Iowa City this week picked engineer-turned-artist Cecil Balmond to anchor an overhaul of the city's downtown pedestrian plaza. His sculpture will be the focal point of Iowa City's Black Hawk Mini Park Art Project, the first phase of an $11 million streetscape redevelopment project that officials hope to start next year. Balmond's work aims to enliven public spaces with forceful, architectural installations. His studio has strung shafts of light in Anchorage, Alaska, explored the Solid Void of sculpture with a forest of metal filigree in Chicago's Graham Foundation, and woven steel like rope to bridge a Philadelphia railway. The Chicago Transit Authority recently tapped Cecil Balmond Studio to contribute art for an overhaul of the 91-year-old Wilson Red Line station. An artist review panel consisting of Genus Landscape Architects Brett Douglas and Angie Coyer, and Iowa City staff Geoff Fruin and Marcia Bollinger selected U.K.–born Balmond over artists Vito Acconci and Hans Breder. Construction on the project is expected to begin next year.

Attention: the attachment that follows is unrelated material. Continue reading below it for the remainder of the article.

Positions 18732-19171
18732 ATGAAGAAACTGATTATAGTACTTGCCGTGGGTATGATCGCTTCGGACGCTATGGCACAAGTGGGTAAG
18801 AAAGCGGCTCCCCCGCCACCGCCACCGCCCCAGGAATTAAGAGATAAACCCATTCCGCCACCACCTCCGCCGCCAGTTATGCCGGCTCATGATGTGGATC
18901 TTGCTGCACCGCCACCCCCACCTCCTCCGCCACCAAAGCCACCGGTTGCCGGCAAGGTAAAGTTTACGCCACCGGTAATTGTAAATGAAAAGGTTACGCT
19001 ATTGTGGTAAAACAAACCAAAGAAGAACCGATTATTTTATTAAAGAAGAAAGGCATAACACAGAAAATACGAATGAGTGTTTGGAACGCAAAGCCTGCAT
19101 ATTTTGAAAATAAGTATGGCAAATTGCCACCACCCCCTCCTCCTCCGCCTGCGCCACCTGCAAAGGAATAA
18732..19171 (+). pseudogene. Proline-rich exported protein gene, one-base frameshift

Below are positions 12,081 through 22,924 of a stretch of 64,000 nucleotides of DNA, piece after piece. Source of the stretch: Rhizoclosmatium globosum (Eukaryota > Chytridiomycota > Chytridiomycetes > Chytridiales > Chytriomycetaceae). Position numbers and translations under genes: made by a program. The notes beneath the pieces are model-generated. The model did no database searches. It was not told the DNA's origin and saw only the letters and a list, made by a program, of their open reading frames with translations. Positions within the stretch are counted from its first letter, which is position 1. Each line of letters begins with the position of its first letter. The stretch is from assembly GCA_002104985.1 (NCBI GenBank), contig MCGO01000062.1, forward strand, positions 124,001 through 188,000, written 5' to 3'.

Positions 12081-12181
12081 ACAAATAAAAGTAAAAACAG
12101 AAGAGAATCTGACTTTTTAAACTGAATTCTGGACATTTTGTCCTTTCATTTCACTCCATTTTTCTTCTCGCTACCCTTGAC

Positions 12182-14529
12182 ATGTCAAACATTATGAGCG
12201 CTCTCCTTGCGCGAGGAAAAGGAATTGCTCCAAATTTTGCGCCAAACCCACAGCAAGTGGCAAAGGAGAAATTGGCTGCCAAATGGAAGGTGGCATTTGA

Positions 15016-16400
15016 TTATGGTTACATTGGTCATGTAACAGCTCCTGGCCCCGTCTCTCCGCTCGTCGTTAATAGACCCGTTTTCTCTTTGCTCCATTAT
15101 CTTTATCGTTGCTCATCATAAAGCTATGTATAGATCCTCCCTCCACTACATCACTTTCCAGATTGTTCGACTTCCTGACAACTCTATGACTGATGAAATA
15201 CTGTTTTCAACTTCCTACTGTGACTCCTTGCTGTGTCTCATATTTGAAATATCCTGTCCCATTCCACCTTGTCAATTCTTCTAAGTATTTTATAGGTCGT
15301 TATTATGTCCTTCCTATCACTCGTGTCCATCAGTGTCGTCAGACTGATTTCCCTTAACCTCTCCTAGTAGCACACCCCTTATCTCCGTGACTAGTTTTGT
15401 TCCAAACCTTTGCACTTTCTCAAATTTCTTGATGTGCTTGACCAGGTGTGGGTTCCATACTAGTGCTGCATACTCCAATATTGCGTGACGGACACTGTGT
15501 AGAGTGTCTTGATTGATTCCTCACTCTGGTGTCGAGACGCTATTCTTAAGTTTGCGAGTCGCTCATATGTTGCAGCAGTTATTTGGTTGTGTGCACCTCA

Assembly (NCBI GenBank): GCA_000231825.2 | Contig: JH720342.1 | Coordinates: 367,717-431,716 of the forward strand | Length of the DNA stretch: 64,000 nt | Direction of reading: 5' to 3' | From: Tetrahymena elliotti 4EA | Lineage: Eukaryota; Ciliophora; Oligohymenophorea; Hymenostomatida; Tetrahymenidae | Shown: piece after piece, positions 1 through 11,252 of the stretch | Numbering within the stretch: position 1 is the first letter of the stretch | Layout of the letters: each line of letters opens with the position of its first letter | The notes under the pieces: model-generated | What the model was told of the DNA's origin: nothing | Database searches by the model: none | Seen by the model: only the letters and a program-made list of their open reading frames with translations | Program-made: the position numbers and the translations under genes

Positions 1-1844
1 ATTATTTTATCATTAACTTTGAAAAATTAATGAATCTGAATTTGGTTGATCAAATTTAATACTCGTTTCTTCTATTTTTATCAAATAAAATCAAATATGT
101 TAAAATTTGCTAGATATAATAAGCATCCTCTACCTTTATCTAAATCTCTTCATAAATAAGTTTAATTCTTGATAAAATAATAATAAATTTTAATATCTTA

The Architectural League's Emerging Voices lecture series, now in its 30th year, has reliably identified important new talent through a juried selection process. This year's group reflects a number of important currents in contemporary practice in North America. In recent years, a number of young Mexican firms have been showcased, and this year's group includes three practices, Ambrosi Etchegaray, Atelier ARS, and CC Arquitectos, which represent that country's proud tradition of stark and rooted modernism. Boston, long seen as conservative place to work, is represented by two young firms, Merge Architects, and Neri Oxman. A can-do pragmatism and urbanistic grit informs Philadelphia's ISA, and the pioneering digital designers Aranda/Lasch, based in New York and Tucson, are rapidly moving from installations and furniture to significant freestanding buildings. The emergence of landscape architecture and landscape urbanism is reflected in the design and research of Miami's Studio Roberto Rovira. For a full schedule of the Emerging Voices lecture series, visit the League's website. Full profiles of each firm will be available in the March East Coast edition of AN.